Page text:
6. Neoslavonic has syllabic r, which behave in the same way as vowels when form syllables (the same situation is in Sanskrit, Croatian, Czech, Slovak, Slovenian, ...), but some modern national Slavic languages (Russian, Ukrainian, ...) lost this feature. Syllabic r typically stay between two consonants (e.g. p-r-st = a finger, sm-r-t = death, ...) and creates syllable.

  7. Old Church Slavonic (and similarly in modern Polish) has nasal vowels ę=ѧ=[æⁿ] and ǫ=ѫ=[oⁿ] plus their jotized versions. In accordance with the evolution of most Slavic languages, ​​we do not use nasals. There is simple application rule in order to nasal replacement: ę=ѧ → e and ǫ=ѫ → u.
    (e.g. językjezyk = language, bǫdǫbudu = I will be)

However, Interslavic is an artificial and auxiliary language and therefore allows different kinds of pronunciation. It will not be a big mistake, for example, if Russians or anybody else will pronounce e and i softly.

soft pronunciation of consonants versus simplicity

Eastern (partly also western) Slavic languages ​​are known for their softness and jotization. However this soft pronunciation can be a problem especially for southern Slavs and many non-Slavic people. Therefore, the Neoslavonic phonology design principle keeps following simplistic principle:
  1. Soft consonants should continue by a consecutive vowel in order to facilitate easier pronunciation.
    (e.g. nedělja = Sunday, poneděljek = Monday, burja = storm, večerja = evening meal, dinner)

  2. If a word terminates with a consonant without any consecutive vowel, we prefer to write and pronounce this word hardly.
    (e.g. kost = a bone, radost = joy, učitel = a teacher)

    Of course, we acknowledge that the soft pronunciation (e.g. Eastern-Slavic accent) is also acceptable. These words have the same level of understandability regardless of whether they are written and pronounced softly or hardly. Moreover, declination of these words always follows the soft pattern like učitel, učitelem ... (e.g. kost [kɔst / kɔsc] = a bone; učitel [ʊtʃitɛl / ʊtʃitɛʎ] = a teacher; on jest [ɔn jɛst / ɔn jɛsc] = he is)

  3. Only in specific instances, if hardening could lead to loss of clarity or could create a wrong homonym with another word, we need to keep soft pronunciation and write soft consonants.
    (e.g. konj = a horse  ⟷  kon = ending, termination; mědj = cooper 
    ⟷  med = honey)

palatalization and euphony

Slavic languages ​​are known by the consonant softening in some situations of word derivation, declension or conjugation. This process is called palatalization. Neoslavonic it has also included, but in a very limited way of only three regular rules related with the soft consonants  č, š, ž  as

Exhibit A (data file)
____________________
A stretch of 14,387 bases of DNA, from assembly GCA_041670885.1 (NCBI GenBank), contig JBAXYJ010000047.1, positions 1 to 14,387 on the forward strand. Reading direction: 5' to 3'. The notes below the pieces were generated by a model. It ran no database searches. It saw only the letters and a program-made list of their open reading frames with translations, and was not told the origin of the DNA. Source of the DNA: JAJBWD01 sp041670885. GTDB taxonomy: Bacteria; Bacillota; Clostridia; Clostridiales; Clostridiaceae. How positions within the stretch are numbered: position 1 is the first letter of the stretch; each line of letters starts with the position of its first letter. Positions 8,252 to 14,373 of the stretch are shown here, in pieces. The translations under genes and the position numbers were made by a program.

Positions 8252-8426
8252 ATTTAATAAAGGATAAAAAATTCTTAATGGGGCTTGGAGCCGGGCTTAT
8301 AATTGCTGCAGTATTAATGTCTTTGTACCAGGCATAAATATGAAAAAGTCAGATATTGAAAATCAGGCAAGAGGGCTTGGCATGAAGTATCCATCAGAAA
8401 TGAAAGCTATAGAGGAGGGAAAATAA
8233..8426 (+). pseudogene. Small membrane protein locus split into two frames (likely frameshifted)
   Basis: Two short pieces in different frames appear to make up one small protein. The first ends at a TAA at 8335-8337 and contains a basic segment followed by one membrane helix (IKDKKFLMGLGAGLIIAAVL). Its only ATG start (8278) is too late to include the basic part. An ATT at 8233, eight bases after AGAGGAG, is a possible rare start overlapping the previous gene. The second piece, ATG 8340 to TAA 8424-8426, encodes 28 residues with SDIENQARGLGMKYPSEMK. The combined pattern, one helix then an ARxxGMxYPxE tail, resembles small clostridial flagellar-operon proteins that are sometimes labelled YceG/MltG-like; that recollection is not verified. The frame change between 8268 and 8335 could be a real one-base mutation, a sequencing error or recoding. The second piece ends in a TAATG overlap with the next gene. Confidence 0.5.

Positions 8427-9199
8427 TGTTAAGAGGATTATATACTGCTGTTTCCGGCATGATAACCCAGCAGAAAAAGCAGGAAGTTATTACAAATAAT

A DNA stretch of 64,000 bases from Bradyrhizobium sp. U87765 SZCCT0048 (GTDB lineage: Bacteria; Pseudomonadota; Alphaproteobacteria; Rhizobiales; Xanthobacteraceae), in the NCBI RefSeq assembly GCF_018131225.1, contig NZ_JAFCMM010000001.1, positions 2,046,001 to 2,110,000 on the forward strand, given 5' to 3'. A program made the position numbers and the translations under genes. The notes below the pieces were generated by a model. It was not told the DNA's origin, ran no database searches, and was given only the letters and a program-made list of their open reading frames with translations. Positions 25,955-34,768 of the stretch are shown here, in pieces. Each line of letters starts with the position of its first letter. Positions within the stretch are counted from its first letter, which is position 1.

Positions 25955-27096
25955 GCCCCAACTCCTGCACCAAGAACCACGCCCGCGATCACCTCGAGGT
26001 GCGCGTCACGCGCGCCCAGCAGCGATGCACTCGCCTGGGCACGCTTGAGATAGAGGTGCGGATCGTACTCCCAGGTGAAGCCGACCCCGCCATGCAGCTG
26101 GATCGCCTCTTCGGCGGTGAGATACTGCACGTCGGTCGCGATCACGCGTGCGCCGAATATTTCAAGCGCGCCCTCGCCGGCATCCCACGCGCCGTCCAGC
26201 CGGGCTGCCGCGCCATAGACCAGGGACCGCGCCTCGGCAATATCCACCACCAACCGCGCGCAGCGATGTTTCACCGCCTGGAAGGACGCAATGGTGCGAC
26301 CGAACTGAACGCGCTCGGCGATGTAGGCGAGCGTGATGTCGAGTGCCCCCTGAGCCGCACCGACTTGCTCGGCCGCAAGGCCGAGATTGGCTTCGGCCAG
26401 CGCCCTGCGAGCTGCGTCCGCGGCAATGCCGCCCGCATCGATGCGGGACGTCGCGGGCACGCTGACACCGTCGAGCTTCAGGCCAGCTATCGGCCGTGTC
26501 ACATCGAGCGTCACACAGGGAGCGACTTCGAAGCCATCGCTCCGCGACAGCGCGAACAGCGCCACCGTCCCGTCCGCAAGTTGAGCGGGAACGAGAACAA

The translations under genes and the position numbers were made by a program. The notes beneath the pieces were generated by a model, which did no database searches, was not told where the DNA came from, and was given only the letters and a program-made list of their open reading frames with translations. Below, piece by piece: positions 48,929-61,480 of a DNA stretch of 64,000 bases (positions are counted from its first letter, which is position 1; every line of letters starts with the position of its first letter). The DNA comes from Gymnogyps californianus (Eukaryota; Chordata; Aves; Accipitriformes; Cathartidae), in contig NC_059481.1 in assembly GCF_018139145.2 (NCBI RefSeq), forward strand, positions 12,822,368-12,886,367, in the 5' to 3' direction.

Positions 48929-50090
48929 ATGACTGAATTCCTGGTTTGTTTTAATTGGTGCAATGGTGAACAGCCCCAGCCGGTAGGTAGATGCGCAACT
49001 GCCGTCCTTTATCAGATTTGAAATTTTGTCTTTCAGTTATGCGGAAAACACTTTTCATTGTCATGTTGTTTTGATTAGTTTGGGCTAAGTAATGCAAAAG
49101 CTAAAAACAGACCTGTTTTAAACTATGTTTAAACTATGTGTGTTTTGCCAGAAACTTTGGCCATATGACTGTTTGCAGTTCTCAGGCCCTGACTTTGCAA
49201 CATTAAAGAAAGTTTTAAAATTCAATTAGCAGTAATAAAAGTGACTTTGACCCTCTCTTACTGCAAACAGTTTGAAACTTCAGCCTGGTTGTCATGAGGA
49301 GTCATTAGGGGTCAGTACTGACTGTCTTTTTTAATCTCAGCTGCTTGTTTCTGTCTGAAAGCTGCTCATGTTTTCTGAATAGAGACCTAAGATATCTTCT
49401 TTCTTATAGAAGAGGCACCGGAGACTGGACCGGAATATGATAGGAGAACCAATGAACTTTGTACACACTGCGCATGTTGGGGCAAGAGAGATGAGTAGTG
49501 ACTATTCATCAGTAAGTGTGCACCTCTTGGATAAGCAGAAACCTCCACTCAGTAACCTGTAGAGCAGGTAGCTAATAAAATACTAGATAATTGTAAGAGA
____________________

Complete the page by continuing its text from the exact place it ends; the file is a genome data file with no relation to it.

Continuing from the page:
1. kč,
  2. hš,
  3. gž.
člověk (a man N), člověče! (man! V);
prah (a dust, noun), prašny (dust, adj.);
dolgy (long, adj.), dolžejši (longer, adj.).

In order to sound almost like an ordinary natural Slavic language, we need to improve certain artificially generated sound combinations caused by application of  grammatical endings to verbs in order to create personal form and participles. There are only three euphony rules
related to the same soft consonants  č, š, ž  as
  1. cj→č   =   ць→ч,
  2. sj→š   =   сь→ш,
  3. zj→ž   =   зь→ж.
    prositi (to please, inf.), prosjuprošu (I please), prosjenjeprošenje (pleasing, verbal noun).

    loosing "e" and "o"

    As in Latin, Greek, Germanic and Romanesque languages, there is loosing vowel "e" in Neoslavonic word endings. The most frequent case of this loosing effect is declension, where loosing wovel is present only in the nominative.

    pes (a dog N), p-sa (a dog G),
    December (December N), Decemb-ra (December G).
    članok (an article N), član-ka (an article G)

    example 1

    (You can hear these words in attached file example-1.wav)

    voda   [vɔda]   water
    hlěb   [xljɛb]   a bread
    auto   [aʊtɔ]   a car, an automobile
    solnce [sɜ̆lncɛ]   a sun
    člověk   [tʃlɔvjɛk]   a man (human being)
    muž   [mʊʒ]   a man (masculine)
    žena   [ʒɛna]   a woman
    dětko   [ɟɛtkɔ]   a child
    imaju   [imajʊ]   I have
    imaješ   [imajɛʃ]   you have
    imajemo   [imajɛmɔ]   we have
    veliky   [vɛliki]   big (sg. m. adj.)
    maly   [mali]   small (sg. m. adj.)
    doma   [dɔma]   at home (adv.)
    jedin   [jɛdin]   one (m.)
    dva   [dva]   two (m.)
    tri   [tri]   three
    četyri  [tʃɛtiri]   four
    pet   [pɛt]   five
    deset   [dɛsɛt]   ten
    sto   [stɔ]   hundred 

    example 2

    (You can hear these words in attached file example-2.wav)

    Vsi ljudi rodjut se svobodni i rovni v svojem dostojenstvu i pravah.
    [vsi  ʎʊdi  rɔɟʊt  sɛ  svɔbɔdni  i  rɔvni  v  svɔjɛm  dɔstɔjɛnstvʊ  i  pravax]
    All human beings are born free and equal in dignity and rights.

    Oni sut obdarjeni razumom i svěstju, 
    [ɔni  sʊt  ɔbdarjɛni  razʊmɔm  i  svjɛscʊ]
    They are endowed with reason and conscience,

    i trěba jim jest postupati drug s drugom v duhu bratstva.
    [i  trjɛba  jim  jɛst  pɔstʊpati  drʊg  s  drʊgɔm  v  dʊxʊ  bratstva]
    and should act towards one another in a spirit of brotherhood.

    (article 1. of preamble of the universal declaration of human rights by the United Nations)